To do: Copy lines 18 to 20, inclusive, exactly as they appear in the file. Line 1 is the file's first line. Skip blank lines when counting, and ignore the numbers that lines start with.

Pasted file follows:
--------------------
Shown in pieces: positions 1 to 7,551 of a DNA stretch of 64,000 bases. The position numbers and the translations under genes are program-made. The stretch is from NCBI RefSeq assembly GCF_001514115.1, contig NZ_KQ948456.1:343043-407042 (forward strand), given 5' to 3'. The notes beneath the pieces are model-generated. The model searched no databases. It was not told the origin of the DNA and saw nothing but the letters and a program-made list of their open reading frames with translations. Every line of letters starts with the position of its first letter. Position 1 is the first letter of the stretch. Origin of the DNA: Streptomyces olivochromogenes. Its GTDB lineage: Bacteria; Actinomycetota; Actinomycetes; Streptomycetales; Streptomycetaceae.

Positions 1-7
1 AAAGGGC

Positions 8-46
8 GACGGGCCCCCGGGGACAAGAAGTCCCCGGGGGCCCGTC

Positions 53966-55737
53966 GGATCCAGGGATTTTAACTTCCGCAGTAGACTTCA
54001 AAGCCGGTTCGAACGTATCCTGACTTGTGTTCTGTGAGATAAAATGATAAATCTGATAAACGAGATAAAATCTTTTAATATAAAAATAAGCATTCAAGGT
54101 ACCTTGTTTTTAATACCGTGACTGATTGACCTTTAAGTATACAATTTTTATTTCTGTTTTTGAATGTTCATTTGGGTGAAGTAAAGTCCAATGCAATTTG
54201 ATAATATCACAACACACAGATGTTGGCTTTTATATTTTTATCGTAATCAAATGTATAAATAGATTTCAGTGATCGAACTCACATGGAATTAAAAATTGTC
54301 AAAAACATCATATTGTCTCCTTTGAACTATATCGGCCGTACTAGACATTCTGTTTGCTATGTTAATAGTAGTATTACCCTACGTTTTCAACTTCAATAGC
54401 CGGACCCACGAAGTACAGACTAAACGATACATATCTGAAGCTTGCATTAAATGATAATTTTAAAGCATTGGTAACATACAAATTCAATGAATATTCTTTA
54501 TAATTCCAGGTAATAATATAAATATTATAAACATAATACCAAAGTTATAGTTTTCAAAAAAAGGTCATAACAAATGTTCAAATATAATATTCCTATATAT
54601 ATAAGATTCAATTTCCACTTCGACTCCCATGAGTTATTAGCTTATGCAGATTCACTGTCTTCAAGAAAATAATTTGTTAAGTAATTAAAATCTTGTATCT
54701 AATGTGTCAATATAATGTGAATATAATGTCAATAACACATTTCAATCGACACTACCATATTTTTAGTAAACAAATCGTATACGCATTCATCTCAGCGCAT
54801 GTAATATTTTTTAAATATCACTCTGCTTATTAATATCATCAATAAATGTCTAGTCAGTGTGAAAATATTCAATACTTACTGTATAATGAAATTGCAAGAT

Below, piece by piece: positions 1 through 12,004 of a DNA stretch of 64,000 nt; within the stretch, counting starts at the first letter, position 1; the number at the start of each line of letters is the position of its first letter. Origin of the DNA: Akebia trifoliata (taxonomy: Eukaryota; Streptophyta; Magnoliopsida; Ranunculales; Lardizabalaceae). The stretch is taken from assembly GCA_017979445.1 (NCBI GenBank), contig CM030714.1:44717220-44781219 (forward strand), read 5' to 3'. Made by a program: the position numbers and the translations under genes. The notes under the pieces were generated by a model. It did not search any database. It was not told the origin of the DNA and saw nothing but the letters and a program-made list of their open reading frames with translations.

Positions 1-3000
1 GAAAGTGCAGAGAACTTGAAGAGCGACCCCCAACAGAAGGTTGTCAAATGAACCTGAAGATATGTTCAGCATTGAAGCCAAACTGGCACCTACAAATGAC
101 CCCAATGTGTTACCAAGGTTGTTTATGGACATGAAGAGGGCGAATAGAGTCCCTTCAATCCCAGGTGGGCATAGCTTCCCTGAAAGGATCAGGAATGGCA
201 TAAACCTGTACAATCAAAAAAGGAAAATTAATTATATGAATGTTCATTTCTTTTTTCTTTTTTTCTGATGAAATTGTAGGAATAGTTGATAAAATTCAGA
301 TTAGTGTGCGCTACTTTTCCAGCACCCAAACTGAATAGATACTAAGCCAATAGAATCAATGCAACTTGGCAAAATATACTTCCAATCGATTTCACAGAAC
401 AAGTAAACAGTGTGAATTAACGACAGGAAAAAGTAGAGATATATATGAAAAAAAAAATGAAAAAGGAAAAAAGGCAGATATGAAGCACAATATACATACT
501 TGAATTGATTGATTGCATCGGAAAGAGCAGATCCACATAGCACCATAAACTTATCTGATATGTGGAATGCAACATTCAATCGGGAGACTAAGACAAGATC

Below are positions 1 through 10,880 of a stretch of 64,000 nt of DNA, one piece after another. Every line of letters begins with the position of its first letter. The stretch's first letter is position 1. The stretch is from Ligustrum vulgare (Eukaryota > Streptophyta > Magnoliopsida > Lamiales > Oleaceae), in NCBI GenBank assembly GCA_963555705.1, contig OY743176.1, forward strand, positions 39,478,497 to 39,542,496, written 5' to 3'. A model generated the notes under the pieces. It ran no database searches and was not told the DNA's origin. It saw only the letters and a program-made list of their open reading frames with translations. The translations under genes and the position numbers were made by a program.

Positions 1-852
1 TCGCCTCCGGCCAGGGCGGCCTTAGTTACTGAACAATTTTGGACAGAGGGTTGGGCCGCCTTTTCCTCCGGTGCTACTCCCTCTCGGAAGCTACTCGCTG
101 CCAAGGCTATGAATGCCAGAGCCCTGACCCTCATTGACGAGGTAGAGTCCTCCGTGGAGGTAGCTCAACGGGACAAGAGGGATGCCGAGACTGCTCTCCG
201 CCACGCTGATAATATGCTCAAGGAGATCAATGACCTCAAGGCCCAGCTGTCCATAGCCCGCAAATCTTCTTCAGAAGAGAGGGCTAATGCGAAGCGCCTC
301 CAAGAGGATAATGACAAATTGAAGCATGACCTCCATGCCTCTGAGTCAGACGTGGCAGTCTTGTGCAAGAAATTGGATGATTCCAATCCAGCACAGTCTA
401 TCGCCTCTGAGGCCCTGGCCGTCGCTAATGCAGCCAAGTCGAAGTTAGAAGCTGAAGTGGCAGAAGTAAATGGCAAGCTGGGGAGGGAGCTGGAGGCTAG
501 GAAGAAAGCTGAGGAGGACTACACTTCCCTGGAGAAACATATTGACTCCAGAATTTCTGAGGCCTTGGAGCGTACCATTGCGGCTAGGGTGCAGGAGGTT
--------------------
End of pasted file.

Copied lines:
Positions 1-3000
1 GAAAGTGCAGAGAACTTGAAGAGCGACCCCCAACAGAAGGTTGTCAAATGAACCTGAAGATATGTTCAGCATTGAAGCCAAACTGGCACCTACAAATGAC
101 CCCAATGTGTTACCAAGGTTGTTTATGGACATGAAGAGGGCGAATAGAGTCCCTTCAATCCCAGGTGGGCATAGCTTCCCTGAAAGGATCAGGAATGGCA